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Archetype Spotlight: Dwarven Throng

by on October 20, 2015

dwarf art

Hey folks! My name is Daniel, and Ian has so graciously given me the chance to write for this wonderful blog. For this series, I hope to delve deep into each lore-based archetype and explore how we can best build decks that are both strictly Tolkien-friendly and still good enough to beat even the hardest quests…

One of the most exciting and enjoyable aspects of Lord of the Rings: The Living Card Game is the unparalleled amount of effort the designers have put into blending the theme into the game, making sure it’s not just a game, but a complete experience through the world of Middle Earth that J.R.R. Tolkien meticulously created so many years ago. Ever since I picked this game up 6 months ago, I’ve always enjoyed the thematic game above all else, and the most rewarding experiences have always come from beating a difficult quest with a deck that is not just mechanically cohesive, but thematically appropriate as well. In this series, I hope to explain the methodology of creating these types of decks—ones that will win with as little suspension of disbelief or thematic hand-waving as possible.

Dwarven Throng

I will begin this series and introduce the thematic limitations I place on my decks with one of the simplest archetypes in the game: The Dwarves. The Dwarf deck was the first archetype-based deck in this game that was both powerful and thematic, dwarfing (sorry) Rohan and Eagle decks with the sheer statistical advantage that our vertically challenged friends received from simply having a trait. So how do we go about creating a deck that lives up to the dwarven identity, and what sorts of weaknesses or challenges might we face in doing so?


Although the Hobbit saga boxes provided tremendous support to the Dwarf trait, unfortunately, the majority of the quests in this game occur many years after the Battle of Five Armies, which means we will be tailoring our deck towards this time period and will therefore be unable to use characters like Thorin Oakenshield, Balin, Kili, and Fili. To begin with, we need Dáin Ironfoot, the cornerstone of most dwarf decks for the crazy stat boost he provides. With such high threat cost and access to Leadership already granted, we must then move to Lore, where we have most of our cheap dwarf allies. Bifur is my logical choice, because of his low threat, good willpower, and fantastic ability. Although Ori is a great hero as well, his ability doesn’t get us through the early game, which, as we’ll discuss later, is one of the biggest weaknesses of our deck. Bombur is not exactly useful in our deck either.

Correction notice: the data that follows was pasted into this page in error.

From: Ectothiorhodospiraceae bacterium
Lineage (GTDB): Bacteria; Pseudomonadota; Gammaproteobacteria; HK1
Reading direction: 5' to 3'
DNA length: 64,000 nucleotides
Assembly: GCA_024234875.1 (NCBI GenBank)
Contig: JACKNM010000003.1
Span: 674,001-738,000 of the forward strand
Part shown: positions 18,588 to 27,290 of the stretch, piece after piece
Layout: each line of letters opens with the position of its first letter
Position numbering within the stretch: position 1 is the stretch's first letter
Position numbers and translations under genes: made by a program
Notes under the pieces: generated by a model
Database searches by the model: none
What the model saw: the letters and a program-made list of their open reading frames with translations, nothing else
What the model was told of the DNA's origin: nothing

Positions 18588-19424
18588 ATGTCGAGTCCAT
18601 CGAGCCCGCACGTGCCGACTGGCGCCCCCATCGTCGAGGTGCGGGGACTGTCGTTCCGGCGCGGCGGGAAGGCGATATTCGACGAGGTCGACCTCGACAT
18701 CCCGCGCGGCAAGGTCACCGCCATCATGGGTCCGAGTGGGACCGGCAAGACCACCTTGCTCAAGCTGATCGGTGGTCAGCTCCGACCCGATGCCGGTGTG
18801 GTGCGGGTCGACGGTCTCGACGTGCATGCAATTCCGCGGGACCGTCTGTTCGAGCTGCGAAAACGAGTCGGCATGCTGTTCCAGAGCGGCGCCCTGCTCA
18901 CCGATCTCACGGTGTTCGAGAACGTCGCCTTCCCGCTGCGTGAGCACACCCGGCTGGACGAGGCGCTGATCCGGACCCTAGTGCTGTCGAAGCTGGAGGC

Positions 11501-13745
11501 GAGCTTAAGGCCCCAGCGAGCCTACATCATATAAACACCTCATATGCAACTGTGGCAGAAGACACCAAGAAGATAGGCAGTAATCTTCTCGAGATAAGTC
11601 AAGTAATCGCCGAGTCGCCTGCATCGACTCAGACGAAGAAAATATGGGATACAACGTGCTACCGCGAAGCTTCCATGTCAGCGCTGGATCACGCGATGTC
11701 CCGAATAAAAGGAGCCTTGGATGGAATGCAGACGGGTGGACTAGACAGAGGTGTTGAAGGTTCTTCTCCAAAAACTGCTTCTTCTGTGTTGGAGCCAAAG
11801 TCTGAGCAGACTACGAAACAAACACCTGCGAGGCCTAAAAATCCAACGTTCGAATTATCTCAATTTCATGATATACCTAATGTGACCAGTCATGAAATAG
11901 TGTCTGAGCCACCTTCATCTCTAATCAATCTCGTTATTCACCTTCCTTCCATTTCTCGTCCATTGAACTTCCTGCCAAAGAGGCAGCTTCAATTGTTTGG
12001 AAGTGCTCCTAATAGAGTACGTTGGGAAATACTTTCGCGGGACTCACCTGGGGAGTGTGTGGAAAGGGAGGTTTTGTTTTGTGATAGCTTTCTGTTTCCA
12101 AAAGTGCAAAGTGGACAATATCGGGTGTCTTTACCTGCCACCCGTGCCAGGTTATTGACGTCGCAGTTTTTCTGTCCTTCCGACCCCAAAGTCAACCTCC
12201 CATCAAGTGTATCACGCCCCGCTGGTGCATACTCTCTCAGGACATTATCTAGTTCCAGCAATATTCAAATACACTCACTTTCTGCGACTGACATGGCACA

For our final hero, with a threat level of 18, we want to look for a decently low threat hero who gives us access to either the Spirit or Tactics sphere. Thalin is an okay choice, especially in the early quests where enemies like Eastern Crows are instantly killed by Thalin’s ability, but Oin has higher willpower, lower threat, and an ability that gives us access to all four spheres. Perfect.



Building a dwarf deck is easy because it mostly comes down to throwing in as many dwarf allies as possible. We can start with some Erebor Record Keepers, Erebor Hammersmiths, Miners of the Iron Hills, Veteran Axehands, and Zigil Miners. Unfortunately, there aren’t any more cheap dwarf allies, but that shouldn’t be the biggest problem. Bofur gives us a nice early game willpower boost, followed by a permanent strong ally once we get going. Bombur is very quest dependent, while Dori, Glóin, and Dwalin are great additions. Erebor Battle Master is one of the most important allies in this deck, able to achieve monstrously high attack values with only 3 or 4 allies down on the table. Longbeard Elder can provide some conditionally useful scrying, while Longbeard Map-Maker is a high-costed but useful ally. At this point, we can add in some copies of Gandalf, but we’re getting a bit ally-heavy. If you can’t get access to any of the other threat reduction we discuss later on, I’d highly recommend adding Gandalf, but he’s not an auto-include by any means.